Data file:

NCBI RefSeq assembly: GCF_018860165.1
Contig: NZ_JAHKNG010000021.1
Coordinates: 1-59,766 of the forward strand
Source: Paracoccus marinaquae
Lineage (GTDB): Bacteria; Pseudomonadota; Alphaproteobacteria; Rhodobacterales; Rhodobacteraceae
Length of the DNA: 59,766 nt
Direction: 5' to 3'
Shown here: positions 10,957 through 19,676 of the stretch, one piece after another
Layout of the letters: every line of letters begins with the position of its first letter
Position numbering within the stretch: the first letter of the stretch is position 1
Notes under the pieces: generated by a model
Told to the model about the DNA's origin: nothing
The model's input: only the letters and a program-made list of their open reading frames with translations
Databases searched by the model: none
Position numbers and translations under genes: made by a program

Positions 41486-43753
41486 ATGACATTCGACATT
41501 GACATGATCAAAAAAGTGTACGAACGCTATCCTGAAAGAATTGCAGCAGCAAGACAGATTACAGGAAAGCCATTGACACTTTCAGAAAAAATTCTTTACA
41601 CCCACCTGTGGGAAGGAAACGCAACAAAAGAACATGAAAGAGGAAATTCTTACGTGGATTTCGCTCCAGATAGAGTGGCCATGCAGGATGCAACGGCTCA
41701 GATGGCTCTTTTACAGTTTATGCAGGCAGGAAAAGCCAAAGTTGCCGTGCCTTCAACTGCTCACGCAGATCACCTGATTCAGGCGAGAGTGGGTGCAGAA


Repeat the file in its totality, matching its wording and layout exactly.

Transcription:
NCBI RefSeq assembly: GCF_018860165.1
Contig: NZ_JAHKNG010000021.1
Coordinates: 1-59,766 of the forward strand
Source: Paracoccus marinaquae
Lineage (GTDB): Bacteria; Pseudomonadota; Alphaproteobacteria; Rhodobacterales; Rhodobacteraceae
Length of the DNA: 59,766 nt
Direction: 5' to 3'
Shown here: positions 10,957 through 19,676 of the stretch, one piece after another
Layout of the letters: every line of letters begins with the position of its first letter
Position numbering within the stretch: the first letter of the stretch is position 1
Notes under the pieces: generated by a model
Told to the model about the DNA's origin: nothing
The model's input: only the letters and a program-made list of their open reading frames with translations
Databases searched by the model: none
Position numbers and translations under genes: made by a program

Positions 41486-43753
41486 ATGACATTCGACATT
41501 GACATGATCAAAAAAGTGTACGAACGCTATCCTGAAAGAATTGCAGCAGCAAGACAGATTACAGGAAAGCCATTGACACTTTCAGAAAAAATTCTTTACA
41601 CCCACCTGTGGGAAGGAAACGCAACAAAAGAACATGAAAGAGGAAATTCTTACGTGGATTTCGCTCCAGATAGAGTGGCCATGCAGGATGCAACGGCTCA
41701 GATGGCTCTTTTACAGTTTATGCAGGCAGGAAAAGCCAAAGTTGCCGTGCCTTCAACTGCTCACGCAGATCACCTGATTCAGGCGAGAGTGGGTGCAGAA